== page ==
By Haylee Wilson, Tudor Place Communications Intern
Stepping into George Washington’s shoes, Girl Scouts, Boy Scouts and other young people experienced life without apps, engines and appliances on Presidents’ Day. They joined more than 100 visitors of all ages in “Celebrating George” and his influence at Tudor Place, along with the chance to see Washington items of special significance on view just this one day each year. (The wider “Window on Washington” featuring displays of many Washington artifacts remains on view through March.)
The event provided a rare occasion to snack on period treats, try one’s hand at early American artwork, and stroll freely through the mansion with expert staff and docents on hand to highlight the Washingtons’ legacy here. During Presidents’ Day only, visitors could examine one of three surviving letters from George Washington to his wife, in which he bade her a fond farewell as he took up his Continental Army commission. Mrs. Washington’s handcrafted needlework was also on display for one day only, as was a famed miniature portrait of the first President, an engagement gift from him to his step-granddaughter, Martha Custis Peter — founding mistress of Tudor Place. — and one of the few portraits for which he personally sat.
Guests were met in the Conservatory with colorful baked goods made from period recipes, including Codling Apple Tarts, Hyson’s Green Tea, and Martha Washington’s own Great Cake (recipe follows this post).
Every child was invited to complete a scavenger hunt through the grounds, and its completion earned them small prizes. Our camera followed one set of scouts and families who, clipboards in hand, headed off after treats were finished for a little adventure.
Natural sunlight beaming through the windows lighted their way throughout the house as they searched for clues. First, they were introduced to appliances that residents used before the conveniences of electricity. They considered the absence of microwaves and freezers in the Peter family’s 1914 kitchen.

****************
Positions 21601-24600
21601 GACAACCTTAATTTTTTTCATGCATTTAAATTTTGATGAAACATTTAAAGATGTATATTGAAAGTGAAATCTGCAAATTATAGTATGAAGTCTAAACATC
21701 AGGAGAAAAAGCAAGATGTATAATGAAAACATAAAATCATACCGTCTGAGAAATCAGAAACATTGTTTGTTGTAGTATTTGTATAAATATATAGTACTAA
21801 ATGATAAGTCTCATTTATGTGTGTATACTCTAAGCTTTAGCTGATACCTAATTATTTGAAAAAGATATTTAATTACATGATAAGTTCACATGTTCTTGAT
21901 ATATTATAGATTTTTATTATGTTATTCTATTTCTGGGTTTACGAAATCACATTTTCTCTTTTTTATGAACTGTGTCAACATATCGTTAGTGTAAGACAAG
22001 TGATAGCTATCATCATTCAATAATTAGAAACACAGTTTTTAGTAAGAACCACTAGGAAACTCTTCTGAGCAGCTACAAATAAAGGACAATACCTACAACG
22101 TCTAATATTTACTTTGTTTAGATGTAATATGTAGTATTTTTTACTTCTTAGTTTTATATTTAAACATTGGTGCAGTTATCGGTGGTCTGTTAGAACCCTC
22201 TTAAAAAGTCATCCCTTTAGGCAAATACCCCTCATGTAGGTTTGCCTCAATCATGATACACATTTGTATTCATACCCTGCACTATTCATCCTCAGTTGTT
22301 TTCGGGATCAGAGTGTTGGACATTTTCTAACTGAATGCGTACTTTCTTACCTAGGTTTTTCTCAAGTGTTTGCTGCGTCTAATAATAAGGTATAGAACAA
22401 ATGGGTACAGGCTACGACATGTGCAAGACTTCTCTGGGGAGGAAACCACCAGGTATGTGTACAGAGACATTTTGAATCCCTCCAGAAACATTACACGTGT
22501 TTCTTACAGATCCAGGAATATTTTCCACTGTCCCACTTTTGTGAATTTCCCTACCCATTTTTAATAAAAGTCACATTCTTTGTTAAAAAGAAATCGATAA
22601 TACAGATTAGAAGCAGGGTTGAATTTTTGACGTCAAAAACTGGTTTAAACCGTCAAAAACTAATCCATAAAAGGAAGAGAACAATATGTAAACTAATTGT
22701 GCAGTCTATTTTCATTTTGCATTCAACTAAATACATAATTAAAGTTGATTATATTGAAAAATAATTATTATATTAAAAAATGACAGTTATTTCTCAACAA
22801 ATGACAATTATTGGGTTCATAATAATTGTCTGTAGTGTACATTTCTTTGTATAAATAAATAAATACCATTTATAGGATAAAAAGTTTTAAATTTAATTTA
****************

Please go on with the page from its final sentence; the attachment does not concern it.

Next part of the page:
Scavenger hunters learned how, even in the absence of motorized tools, domestic workers pulled off elaborate dinners for the estate’s constant stream of guests and residents. In the absence of modern appliances, they recognized pots and pans and stoves, considering the different ways they were used before electricity changed household routines.
Moving into other areas of the house, boys and girls alike were fascinated with the network of bells and wires throughout the house that used to summon servants. As they explored the house, they searched for the cords in each room.
Traversing a gravel path through the North Garden, they next visited the Dower Townhouse, our administration building, for hands-on learning about the art of silhouette-making, a popular medium for early American portraits. Inspired by the images of America and Columbia Peter that flank the main house Drawing Room, and using a three-dimensional bust of our first President, Artist-in-Residence Peter Waddell demonstrated how to first sketch a profile.